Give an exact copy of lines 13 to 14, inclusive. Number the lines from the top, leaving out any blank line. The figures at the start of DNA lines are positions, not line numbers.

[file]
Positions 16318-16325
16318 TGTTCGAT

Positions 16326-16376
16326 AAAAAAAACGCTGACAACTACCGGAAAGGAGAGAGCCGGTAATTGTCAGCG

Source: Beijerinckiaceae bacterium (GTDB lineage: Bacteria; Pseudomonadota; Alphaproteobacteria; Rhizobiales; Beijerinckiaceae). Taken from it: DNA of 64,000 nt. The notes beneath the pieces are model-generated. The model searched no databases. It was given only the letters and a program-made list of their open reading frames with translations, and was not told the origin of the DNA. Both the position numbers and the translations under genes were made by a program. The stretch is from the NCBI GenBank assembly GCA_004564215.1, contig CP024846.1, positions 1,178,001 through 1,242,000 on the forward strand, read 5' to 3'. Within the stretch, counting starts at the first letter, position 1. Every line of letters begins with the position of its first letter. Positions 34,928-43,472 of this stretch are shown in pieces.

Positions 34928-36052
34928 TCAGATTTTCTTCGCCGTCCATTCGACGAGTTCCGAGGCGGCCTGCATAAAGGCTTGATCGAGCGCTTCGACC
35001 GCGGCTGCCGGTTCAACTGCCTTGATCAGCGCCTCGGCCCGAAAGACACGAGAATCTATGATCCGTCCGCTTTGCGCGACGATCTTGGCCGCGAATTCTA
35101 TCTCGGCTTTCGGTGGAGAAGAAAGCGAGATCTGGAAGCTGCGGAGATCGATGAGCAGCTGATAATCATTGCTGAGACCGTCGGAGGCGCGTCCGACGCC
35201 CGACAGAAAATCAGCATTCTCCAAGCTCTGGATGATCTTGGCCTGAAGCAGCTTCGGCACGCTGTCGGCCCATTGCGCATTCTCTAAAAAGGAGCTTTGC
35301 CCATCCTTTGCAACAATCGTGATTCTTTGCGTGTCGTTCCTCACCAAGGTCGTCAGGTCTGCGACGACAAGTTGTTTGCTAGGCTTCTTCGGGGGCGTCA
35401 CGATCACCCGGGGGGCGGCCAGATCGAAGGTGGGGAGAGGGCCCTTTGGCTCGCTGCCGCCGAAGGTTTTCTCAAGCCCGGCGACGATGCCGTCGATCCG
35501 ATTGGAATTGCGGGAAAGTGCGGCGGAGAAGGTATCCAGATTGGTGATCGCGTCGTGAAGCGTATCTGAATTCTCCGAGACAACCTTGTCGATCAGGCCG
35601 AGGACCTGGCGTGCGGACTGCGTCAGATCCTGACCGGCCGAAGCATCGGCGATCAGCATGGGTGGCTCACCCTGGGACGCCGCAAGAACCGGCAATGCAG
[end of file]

35501 ATTGGAATTGCGGGAAAGTGCGGCGGAGAAGGTATCCAGATTGGTGATCGCGTCGTGAAGCGTATCTGAATTCTCCGAGACAACCTTGTCGATCAGGCCG
35601 AGGACCTGGCGTGCGGACTGCGTCAGATCCTGACCGGCCGAAGCATCGGCGATCAGCATGGGTGGCTCACCCTGGGACGCCGCAAGAACCGGCAATGCAG